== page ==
The public service broadcasters in the UK, in particular the BBC and Channel 4, have remits that require them to ‘reflect, represent and serve the diverse communities of all of the United Kingdom’s nations and regions’ (BBC, Public Purposes) and ‘to champion unheard voices’ (Channel 4’s remit). But sometimes I am not sure they take it all that seriously. In order to hear about the struggles and incredible resilience of people in the North East of England, I am currently watching Ambulance (BBC, 2016-) which is, at the face of it, not about that. Similarly, in order to get stories about Wales told, Welsh producers have often opted to use the ‘most popular genre’ on television (see Hansen et al, 2018), the crime drama. That they have to do that is utterly frustrating to them.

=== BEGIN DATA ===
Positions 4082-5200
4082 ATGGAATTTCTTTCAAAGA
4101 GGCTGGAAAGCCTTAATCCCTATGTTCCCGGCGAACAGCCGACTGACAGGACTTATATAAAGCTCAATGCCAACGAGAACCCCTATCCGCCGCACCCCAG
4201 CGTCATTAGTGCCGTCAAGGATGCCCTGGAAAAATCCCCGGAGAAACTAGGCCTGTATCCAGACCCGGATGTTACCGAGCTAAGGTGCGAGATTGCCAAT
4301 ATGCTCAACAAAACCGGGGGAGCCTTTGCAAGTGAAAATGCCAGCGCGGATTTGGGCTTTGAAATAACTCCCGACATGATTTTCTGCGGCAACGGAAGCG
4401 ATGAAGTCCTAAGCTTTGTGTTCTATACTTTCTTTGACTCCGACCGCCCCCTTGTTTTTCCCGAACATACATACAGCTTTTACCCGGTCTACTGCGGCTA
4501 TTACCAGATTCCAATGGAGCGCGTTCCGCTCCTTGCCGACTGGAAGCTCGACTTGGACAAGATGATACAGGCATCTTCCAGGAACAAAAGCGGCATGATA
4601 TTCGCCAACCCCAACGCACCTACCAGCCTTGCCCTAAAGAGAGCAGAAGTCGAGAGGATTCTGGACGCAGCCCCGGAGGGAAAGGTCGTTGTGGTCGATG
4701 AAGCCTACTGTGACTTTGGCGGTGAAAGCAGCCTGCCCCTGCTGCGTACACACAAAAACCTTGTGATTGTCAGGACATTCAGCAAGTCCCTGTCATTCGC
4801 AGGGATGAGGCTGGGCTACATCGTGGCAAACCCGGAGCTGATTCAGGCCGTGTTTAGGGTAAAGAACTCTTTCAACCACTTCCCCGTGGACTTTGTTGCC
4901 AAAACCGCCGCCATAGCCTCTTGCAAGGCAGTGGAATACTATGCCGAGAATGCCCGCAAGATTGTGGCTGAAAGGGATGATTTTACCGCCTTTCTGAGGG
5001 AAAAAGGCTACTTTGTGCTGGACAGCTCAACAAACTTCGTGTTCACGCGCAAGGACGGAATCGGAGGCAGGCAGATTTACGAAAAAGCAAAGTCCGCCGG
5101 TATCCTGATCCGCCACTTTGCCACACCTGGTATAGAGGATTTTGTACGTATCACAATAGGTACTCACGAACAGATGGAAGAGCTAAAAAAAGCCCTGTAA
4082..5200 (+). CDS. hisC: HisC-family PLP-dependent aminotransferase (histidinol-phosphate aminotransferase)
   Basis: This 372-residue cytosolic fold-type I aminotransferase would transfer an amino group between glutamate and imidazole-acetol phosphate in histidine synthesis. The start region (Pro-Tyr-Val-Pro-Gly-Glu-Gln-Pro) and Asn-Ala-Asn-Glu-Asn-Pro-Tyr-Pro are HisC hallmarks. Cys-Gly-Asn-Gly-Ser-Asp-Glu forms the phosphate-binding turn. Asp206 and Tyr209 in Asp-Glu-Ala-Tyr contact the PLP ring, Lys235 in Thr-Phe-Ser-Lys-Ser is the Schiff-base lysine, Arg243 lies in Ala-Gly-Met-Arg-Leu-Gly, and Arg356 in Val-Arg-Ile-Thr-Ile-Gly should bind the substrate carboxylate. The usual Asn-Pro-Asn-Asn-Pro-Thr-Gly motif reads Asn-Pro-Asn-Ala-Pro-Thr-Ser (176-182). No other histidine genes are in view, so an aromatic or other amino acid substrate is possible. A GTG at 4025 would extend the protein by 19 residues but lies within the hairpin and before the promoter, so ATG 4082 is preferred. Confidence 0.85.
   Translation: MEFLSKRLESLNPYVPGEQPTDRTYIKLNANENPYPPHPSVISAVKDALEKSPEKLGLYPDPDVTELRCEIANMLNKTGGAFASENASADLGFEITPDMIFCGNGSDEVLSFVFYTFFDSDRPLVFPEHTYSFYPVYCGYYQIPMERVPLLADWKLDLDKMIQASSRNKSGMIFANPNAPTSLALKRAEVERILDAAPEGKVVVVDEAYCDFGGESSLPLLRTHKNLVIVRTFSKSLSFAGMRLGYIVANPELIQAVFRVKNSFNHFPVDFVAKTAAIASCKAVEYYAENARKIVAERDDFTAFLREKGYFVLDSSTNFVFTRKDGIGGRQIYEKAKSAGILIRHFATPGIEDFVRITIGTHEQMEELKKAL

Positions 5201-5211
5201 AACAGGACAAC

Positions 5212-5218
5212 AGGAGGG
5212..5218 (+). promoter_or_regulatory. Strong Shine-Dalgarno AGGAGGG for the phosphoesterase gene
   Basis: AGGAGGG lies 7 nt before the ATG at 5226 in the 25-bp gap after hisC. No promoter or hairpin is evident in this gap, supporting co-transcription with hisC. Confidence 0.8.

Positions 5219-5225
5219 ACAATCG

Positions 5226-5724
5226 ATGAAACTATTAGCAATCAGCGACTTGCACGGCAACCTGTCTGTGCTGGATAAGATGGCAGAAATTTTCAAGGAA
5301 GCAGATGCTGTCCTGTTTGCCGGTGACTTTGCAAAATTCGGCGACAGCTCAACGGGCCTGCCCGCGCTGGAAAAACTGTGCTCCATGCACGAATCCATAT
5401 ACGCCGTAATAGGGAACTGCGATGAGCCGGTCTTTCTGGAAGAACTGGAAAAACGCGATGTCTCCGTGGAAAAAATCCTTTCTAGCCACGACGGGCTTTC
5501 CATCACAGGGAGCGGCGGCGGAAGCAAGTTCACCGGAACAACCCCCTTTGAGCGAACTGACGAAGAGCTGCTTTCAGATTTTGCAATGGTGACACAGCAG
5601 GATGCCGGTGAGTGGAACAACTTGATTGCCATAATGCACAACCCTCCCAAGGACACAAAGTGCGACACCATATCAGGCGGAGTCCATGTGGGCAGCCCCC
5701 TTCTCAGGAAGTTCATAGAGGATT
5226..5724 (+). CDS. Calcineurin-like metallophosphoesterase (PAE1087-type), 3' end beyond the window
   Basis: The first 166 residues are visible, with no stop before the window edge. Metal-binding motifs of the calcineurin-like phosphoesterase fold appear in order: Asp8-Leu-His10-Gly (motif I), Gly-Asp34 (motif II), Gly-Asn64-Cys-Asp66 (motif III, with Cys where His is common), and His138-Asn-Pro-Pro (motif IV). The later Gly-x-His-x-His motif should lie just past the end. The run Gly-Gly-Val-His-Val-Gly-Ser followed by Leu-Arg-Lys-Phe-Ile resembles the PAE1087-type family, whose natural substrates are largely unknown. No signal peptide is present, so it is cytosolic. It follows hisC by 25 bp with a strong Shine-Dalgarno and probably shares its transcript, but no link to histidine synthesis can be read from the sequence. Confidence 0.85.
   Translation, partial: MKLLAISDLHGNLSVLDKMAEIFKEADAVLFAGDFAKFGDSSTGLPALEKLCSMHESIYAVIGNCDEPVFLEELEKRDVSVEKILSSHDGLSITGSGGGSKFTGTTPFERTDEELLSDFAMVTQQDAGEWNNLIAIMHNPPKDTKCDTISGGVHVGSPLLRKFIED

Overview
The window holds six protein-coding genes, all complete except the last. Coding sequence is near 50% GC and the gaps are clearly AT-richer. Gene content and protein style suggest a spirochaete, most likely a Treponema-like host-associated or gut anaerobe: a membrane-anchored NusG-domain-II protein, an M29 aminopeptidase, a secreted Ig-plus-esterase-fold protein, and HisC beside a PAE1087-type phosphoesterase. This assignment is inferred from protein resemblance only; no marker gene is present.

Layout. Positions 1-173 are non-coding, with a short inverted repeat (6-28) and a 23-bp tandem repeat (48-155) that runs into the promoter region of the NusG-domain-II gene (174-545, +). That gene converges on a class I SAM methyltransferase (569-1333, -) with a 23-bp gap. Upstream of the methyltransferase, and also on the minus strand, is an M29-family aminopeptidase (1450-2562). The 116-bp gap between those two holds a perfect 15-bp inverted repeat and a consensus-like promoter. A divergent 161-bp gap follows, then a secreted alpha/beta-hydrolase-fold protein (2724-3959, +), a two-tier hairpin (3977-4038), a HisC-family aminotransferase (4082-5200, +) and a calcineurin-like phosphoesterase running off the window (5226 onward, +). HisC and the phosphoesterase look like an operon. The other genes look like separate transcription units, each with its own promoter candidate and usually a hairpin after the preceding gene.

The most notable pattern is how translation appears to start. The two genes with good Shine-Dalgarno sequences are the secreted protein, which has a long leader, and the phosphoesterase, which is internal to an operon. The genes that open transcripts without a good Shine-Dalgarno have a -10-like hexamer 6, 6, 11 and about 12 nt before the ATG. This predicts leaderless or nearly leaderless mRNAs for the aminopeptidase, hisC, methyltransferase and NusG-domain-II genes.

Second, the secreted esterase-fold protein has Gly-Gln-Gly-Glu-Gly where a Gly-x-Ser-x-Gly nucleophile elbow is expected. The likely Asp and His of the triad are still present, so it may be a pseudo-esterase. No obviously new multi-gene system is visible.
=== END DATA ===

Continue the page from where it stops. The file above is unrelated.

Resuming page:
Speaking to Ed Thomas (personal interview, 2022), head of Fiction Factory, made this frustration particularly visible. He told me about his programme, Pen Talar (S4C, 2010) which he conceptualised as a Welsh version of Heimat (ARD, 1984, 1993, 2004, 2006 and 2013). The issue was, when talking to the BBC in development, that he needed to provide so much context because the knowledge about Wales and its specific cultural and political history was just not there. He urged for a more devolved form of the BBC that would allow for, as he put it, the creation of ‘the muscle for a whole panoply of expression.’ While Thomas undoubtedly spoke in part from a frustration of struggling to make the programmes he wanted to make, what his point makes visible is that there is a real perceived lack of self-representation that would be meaningful to local citizens.